Laryngeal papilloma is the most common benign tumor of the larynx and is caused by the human papilloma virus. It is often difficult to treat papilloma because it recurs or disseminates frequently. Micro laryngeal surgery is usually employed under general anesthesia, however some patients need to have the surgery repeatedly. That can be physically and mentally demanding and can lead to complications associated with general anesthesia or direct laryngoscopy. In addition, some patients have difficulty undergoing general anesthesia. We reported on 4 adult cases with laryngeal papilloma treated by surgery with a Nd-YAG laser under local anesthesia. One case had multiple and expanded papillomatosis. General anesthesia was difficult in this case because of a cervical problem due to a previous traffic accident. He underwent surgery using the Nd-YAG laser twice. The lesion has not recurred for more than 1 year. Other cases also underwent surgery with the Nd-YAG laser several times, and their lesions had not recurred for over a year. The Nd-YAG laser can be effective on exophytic laryngeal papillomas which recur because of their high tissue permeability. Operation under local anesthesia is less invasive procedure. We believe that endoscopic surgery with the Nd-YAG laser under local anesthesia plays a supplementary role in the treatment of laryngeal papilloma. It is most prudent to observe the lesions in detail and at a minimum to perform a biopsy under a microscope during the first operation.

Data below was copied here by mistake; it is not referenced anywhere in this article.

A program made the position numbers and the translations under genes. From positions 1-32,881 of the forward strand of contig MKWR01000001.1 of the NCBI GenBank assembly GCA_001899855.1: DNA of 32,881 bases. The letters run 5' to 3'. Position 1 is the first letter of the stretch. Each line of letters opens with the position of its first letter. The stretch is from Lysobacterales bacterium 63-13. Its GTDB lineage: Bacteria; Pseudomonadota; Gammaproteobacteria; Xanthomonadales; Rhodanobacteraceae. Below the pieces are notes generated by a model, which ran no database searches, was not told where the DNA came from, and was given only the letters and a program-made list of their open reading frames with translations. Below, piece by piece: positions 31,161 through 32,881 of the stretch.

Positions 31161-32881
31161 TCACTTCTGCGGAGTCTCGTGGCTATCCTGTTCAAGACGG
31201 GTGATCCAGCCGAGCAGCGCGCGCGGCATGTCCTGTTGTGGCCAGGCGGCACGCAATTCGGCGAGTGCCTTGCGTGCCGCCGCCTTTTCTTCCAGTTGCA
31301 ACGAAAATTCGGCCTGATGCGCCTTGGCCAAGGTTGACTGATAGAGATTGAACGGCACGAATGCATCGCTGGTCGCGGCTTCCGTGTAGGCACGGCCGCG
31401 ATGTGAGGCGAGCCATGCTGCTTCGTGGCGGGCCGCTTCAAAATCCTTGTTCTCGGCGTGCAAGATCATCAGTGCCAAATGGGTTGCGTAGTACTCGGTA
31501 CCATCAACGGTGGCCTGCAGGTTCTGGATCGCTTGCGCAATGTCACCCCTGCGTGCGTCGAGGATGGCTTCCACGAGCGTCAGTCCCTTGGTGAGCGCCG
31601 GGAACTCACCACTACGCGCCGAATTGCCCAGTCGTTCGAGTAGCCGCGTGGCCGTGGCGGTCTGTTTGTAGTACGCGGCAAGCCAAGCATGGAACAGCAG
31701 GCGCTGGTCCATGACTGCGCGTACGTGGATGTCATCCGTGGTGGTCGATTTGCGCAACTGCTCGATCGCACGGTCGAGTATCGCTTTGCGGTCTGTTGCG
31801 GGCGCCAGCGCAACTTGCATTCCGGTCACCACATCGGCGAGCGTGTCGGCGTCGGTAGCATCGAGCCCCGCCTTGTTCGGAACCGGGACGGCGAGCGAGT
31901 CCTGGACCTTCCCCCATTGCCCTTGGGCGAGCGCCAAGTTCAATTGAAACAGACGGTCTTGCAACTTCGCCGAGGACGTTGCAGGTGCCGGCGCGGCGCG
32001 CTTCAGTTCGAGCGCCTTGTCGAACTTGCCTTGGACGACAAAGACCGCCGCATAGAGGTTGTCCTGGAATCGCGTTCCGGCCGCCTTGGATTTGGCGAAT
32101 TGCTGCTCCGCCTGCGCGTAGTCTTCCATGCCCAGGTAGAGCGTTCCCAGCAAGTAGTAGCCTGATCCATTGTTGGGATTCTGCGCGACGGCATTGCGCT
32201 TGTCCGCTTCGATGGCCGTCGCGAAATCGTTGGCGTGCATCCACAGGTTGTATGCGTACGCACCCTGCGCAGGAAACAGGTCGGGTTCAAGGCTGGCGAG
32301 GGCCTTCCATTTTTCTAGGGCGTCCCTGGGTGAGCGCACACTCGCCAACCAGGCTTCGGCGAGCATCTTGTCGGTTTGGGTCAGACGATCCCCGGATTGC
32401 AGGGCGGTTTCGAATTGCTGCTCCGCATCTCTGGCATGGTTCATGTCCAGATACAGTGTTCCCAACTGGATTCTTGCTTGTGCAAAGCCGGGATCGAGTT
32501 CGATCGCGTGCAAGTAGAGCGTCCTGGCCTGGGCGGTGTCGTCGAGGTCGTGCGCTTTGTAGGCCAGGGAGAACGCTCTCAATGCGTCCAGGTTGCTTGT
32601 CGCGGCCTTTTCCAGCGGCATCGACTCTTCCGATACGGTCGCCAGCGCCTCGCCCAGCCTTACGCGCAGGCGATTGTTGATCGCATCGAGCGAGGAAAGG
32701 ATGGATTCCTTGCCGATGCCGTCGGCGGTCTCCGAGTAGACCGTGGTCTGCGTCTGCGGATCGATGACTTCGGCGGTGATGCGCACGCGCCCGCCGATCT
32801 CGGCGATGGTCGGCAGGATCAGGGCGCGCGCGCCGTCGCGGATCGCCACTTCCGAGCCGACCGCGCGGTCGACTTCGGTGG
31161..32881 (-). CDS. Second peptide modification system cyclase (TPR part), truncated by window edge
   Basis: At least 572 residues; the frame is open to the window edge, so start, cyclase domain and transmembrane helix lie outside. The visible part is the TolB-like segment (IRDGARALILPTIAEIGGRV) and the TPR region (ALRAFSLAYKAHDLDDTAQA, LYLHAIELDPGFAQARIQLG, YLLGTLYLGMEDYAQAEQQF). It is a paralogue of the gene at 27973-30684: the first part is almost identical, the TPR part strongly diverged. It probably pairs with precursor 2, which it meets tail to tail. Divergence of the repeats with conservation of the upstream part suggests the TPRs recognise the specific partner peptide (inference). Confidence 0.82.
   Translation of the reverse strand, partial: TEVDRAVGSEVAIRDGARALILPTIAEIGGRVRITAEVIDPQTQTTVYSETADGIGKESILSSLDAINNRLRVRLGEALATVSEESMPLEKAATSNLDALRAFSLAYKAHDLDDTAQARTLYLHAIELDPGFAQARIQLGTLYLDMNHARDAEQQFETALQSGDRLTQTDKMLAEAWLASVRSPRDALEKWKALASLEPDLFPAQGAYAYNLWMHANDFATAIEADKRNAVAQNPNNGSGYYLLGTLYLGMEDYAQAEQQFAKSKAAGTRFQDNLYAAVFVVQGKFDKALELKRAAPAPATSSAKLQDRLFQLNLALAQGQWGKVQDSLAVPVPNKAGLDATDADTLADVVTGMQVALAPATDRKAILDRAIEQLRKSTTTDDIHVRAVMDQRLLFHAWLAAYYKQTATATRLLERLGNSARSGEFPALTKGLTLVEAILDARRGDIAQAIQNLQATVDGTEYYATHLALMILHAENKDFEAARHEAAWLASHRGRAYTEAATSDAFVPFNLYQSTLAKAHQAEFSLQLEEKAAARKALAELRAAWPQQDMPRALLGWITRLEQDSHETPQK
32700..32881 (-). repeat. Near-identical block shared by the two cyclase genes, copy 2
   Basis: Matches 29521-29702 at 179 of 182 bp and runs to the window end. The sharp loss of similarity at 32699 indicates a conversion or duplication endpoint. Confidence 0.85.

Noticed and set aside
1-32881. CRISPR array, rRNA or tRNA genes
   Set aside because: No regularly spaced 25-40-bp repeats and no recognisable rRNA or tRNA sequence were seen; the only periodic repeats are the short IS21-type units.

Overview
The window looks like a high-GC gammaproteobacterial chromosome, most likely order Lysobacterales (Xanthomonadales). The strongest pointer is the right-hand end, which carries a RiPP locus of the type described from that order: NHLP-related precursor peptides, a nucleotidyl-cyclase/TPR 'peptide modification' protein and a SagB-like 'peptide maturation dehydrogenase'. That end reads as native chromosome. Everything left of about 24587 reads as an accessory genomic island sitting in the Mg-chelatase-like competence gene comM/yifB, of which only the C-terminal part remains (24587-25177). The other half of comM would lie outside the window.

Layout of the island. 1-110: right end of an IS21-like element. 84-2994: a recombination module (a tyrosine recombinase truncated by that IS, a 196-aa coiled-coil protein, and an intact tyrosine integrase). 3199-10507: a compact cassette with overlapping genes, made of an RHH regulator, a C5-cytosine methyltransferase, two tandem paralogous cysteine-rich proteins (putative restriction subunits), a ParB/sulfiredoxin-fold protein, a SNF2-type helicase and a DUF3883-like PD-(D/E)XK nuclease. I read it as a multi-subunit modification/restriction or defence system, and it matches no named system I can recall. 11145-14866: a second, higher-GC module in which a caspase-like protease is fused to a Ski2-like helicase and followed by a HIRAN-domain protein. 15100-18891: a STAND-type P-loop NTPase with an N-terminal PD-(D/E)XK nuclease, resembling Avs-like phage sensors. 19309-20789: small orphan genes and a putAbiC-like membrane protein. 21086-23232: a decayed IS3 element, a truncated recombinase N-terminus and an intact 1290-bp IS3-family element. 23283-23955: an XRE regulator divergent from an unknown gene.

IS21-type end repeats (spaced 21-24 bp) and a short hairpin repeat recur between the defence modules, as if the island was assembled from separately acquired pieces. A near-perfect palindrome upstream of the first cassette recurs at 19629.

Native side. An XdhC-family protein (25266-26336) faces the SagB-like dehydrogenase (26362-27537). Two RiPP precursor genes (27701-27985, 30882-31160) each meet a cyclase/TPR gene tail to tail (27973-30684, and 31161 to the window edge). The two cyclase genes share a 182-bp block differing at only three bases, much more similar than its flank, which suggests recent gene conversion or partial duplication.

[Introduction] It has been reported that satisfactory surgical treatment is difficult to accomplish on cases with post-operative vocal fold scarring where flexibility has decreased. In the present study, the primary goal was to attain voice improvement for a professional singer, who had undergone laryngeal micro-surgery repeatedly. We removed scar tissue and performed autologous fat augmentation thereby successfully improving the wave motion of mucosa during phonation. The result of our study on the changes of acoustical analyses are reported. [The Case and the Course] The patient was a 60-year-old female folk singer. She had a history of smoking and had undergone laryngeal micro-surgery for polypoid degeneration of the vocal folds several times in the past. Mucosal depression was noted on left vocal fold. Using a stroboscope, mucosal wave motion was determined to be partially lacking on the left, and a deficiency of glottal closure was seen. In order to repair the vocal fold defect, autologous fat augmentation was performed. After the operation, her daily conversation voice had improved; however, no improvement of her singing voice was noted and mucosal defect remained. The patient was a professional singer and had a strong desire for her voice to be improved further. Subsequently, using laryngeal microscope, we tried to remove the intra-mucosal scar tissue and to inject fat tissue. Post-operatively, mucosal defect had diminished almost completely and wave motion during phonation had improved.[Summary] The results of the study suggest that the removal of scar tissue and fat augmentation seem to be effective surgical treatments for vocal fold scarring.